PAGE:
“The market may think that it has history on its side (Chart 3), but the fact that North Korea has demonstrated that it now has the ability to strike the US and that Kim Jong-un appears to be a less rational player than his father and grandfather would suggest that the game may have changed dramatically.”
â€œThereâ€™s nervousness in the market but whether or not weâ€™ll see panic will depend on whether thereâ€™s further escalation. Investors have a case to be worried but whether the worry will turn into something more serious we need to see what develops on the political front.”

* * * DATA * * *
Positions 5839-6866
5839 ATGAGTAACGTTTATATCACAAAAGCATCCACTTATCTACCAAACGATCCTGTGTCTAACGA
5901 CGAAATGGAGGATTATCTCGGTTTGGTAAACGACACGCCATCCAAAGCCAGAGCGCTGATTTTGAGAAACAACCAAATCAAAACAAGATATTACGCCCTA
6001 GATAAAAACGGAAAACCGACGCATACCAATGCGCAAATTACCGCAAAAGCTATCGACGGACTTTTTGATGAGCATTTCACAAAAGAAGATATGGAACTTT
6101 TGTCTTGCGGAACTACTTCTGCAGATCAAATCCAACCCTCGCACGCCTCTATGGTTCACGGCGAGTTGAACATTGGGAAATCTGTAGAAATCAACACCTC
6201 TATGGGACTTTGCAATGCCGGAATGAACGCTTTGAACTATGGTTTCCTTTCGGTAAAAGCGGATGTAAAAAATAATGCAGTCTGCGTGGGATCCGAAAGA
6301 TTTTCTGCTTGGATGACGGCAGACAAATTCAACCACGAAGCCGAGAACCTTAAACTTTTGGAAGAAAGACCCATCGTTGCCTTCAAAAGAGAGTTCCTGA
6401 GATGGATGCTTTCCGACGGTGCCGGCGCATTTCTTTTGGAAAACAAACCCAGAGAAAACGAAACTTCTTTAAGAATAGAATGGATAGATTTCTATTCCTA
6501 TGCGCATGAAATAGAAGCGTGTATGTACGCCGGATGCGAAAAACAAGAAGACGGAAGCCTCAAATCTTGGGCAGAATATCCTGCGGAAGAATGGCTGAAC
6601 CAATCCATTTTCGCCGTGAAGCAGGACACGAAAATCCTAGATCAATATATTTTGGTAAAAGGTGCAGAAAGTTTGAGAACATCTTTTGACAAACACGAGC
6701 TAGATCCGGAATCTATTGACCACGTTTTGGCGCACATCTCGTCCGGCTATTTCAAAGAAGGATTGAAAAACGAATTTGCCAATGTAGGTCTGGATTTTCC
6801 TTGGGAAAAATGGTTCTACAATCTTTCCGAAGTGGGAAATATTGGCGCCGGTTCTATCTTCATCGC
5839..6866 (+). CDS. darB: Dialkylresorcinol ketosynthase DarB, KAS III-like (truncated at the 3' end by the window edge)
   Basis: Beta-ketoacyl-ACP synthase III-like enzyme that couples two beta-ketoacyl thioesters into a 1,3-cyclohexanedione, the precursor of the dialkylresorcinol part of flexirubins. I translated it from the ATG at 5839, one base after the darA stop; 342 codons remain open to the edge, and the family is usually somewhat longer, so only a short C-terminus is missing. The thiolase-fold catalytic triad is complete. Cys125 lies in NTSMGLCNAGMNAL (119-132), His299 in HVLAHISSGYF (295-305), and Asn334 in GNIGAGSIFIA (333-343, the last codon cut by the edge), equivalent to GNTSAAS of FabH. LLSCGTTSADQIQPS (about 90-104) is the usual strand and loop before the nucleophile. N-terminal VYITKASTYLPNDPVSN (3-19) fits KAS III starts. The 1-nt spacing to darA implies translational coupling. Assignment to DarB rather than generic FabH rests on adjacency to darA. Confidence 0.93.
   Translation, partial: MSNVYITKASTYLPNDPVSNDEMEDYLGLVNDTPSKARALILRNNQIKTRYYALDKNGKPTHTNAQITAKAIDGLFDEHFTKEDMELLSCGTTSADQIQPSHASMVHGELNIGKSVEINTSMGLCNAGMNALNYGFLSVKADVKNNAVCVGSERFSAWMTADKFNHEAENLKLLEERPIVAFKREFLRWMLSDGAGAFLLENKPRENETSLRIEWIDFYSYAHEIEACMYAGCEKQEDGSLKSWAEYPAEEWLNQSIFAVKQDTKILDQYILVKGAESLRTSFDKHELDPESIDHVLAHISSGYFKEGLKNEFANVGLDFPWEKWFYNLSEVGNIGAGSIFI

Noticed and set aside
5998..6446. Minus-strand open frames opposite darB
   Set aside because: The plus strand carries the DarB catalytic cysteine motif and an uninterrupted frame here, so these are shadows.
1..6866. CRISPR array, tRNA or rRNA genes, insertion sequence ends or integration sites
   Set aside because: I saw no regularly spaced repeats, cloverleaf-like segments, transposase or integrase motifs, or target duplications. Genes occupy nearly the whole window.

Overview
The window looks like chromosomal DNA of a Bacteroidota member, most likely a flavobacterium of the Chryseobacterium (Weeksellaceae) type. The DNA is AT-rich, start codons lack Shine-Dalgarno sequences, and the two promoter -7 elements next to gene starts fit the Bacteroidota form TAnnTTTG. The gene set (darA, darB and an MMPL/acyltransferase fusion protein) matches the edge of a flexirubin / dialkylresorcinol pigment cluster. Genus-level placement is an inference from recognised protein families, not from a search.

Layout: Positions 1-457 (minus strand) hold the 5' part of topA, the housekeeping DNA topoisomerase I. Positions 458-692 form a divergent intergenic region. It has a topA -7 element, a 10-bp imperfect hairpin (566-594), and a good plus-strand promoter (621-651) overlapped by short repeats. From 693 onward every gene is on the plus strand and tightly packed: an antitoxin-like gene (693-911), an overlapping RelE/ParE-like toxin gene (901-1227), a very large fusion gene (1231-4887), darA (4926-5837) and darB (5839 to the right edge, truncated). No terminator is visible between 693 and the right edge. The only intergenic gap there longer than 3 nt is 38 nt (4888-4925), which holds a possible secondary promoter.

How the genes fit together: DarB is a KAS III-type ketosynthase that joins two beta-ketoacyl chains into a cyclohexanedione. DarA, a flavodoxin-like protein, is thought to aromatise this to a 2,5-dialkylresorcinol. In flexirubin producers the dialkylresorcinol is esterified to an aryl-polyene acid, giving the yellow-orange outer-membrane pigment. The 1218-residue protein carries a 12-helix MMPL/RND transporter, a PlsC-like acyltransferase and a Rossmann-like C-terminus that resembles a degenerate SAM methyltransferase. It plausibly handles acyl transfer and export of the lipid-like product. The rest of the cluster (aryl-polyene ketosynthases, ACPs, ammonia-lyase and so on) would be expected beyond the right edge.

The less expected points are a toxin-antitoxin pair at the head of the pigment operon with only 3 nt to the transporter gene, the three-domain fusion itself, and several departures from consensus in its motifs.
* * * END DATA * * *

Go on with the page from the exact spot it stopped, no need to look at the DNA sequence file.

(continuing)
No one should be surprised by this. Pyongyang is hell-bent on staying in the spotlight and Trump’s jaunt across the Mideast threatens to shift the focus away from the North/South tensions. So you know, some sabers needed to be rattled. They’re probably also intent on testing the mettle of new South Korean President Moon Jae-in.
“The weekend news – softer industrial production, Capex and retail sales in China, higher oil prices as Saudi Arabia and Russia agree that output cuts should be extended through Q1 2018, a North Korean ballistic missile test â€“ sees us start in mild risk-friendly tone.”